We checked this book out from the library a few weeks ago. Whenever we check out books we end up checking out at least 15-20 books.
I know for some of you with loads of kids 15-20 books is child's play. However, I only have two kids and 15-20 books is plenty to keep track of.
We picked up Carrot Soup by John Segal on the whim, and it has become quite a favorite for both kiddos. The pictures and text are fun and simple, and it is absolutely perfect for preschoolers.
I gave Carrot Soup 4 out of 5 stars. It's a great story and a fun read about friendship. Your kids will want to read over and over again, and you surprisingly won't go crazy doing such. I do think the writing was a bit weak in parts of the story, and therefore the reason for the lower score. However, I did give it bonus points b/c the kids do love this book so very much.
All in all, Carrot Soup is a great book for toddlers and preschoolers b/c of the predictability of the story as well as the fun surprise at the end the reader is a part of. A teacher in Kindergarten or First Grade could do a simple inference lesson with Carrot Soup, but a 2nd grade or even 3rd grade teacher could also do a lesson about farming.
The basis of the story is Rabbit loves carrot soup and plans to grow carrots for the purpose of enjoying carrot soup. His friends know he loves carrot soup so much that they end up making it for him and surprising Rabbit with the soup. A bonus at the end of the story is a recipe for Carrot Soup.
My kiddos loved the story so much they started to request carrot soup for dinner daily. Finally, I adapted Segal's Carrot Soup recipe and made quite the creamy and delicious Carrot Soup. Check back tomorrow for the delicious carrot soup that my kids couldn't get enough of.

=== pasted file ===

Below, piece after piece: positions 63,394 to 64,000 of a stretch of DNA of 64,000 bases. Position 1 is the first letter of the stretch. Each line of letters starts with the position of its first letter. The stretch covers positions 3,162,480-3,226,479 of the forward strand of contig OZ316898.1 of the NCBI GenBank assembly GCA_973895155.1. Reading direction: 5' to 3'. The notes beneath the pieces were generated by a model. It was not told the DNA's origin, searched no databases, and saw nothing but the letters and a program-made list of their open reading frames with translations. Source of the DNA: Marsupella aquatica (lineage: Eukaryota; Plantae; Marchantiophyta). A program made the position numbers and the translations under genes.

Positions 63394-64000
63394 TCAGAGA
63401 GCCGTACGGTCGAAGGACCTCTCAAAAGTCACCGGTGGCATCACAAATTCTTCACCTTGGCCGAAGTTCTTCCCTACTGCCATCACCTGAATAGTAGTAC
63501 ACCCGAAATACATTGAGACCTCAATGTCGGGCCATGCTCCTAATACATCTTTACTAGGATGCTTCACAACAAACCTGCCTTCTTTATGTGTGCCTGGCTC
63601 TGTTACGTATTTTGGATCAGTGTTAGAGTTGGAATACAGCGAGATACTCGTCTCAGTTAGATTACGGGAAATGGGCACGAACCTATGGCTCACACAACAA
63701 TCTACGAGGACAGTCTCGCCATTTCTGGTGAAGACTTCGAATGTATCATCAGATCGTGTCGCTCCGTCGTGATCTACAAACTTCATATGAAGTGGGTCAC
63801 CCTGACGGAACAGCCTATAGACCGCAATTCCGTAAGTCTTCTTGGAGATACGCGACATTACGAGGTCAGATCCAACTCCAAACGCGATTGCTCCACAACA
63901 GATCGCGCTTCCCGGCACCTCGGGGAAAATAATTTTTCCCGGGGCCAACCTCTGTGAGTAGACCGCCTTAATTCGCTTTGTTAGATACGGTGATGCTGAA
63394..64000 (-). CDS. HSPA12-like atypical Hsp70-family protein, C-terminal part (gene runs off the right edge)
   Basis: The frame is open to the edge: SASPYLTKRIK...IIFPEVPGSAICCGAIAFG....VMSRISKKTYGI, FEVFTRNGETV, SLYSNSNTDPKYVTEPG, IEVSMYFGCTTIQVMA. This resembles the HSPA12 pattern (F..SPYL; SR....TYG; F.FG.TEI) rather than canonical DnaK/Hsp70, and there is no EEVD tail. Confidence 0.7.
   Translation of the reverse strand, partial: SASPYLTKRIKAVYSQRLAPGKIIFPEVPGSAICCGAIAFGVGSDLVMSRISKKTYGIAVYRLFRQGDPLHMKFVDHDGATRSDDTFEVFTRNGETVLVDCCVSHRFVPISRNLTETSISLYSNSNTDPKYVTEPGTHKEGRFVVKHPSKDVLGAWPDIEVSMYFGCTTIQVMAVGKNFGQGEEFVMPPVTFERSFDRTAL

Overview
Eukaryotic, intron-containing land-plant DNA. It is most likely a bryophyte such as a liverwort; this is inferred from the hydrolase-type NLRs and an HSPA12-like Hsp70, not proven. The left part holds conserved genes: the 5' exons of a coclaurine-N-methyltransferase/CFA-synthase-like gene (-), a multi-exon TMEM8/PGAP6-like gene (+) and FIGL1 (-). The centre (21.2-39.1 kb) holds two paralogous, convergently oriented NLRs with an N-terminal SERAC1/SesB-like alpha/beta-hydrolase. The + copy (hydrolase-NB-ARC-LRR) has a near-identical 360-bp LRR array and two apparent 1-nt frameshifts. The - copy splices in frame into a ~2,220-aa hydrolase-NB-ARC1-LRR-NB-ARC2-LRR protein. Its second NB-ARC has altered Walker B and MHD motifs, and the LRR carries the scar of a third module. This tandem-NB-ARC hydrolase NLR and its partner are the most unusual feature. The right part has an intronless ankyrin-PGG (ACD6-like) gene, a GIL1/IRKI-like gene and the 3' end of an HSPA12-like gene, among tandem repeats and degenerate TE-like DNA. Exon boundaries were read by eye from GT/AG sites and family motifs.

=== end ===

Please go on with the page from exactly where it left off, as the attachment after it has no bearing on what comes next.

Amazon had the following book review:
"Here's a springtime book that's great for kids who love planning and doing projects. Rabbit, a very organized animal, loves carrot soup. He spends the long winter paging through carrot catalogs (a full-page spread shows the different colors, shapes, and sizes of eight kinds of carrots). Then he plows and plants, waters and weeds, and waits. Finally it's time to harvest, but when he goes to pick the carrots, they are all gone. He frantically questions all the animals he knows, but not one admits to liking carrots. "Discouraged and disappointed, Rabbit went home," where he discovered a wonderful surprise. The clues are in Segal's stylized pencil and watercolor pictures, and observant children won't have any trouble determining where the carrots went. The delicate springtime greens and browns used in the background contrast nicely with Rabbit's comically expressive face. A recipe for carrot soup provides an appetizing finish."
Overall, Carrot Soup by John Segal is a good book, and a great one for the younger kids. It has potential for teachers to use in their classrooms as well as librarians to use for lessons.
Go check this book out, but more importantly check out the recipe tomorrow.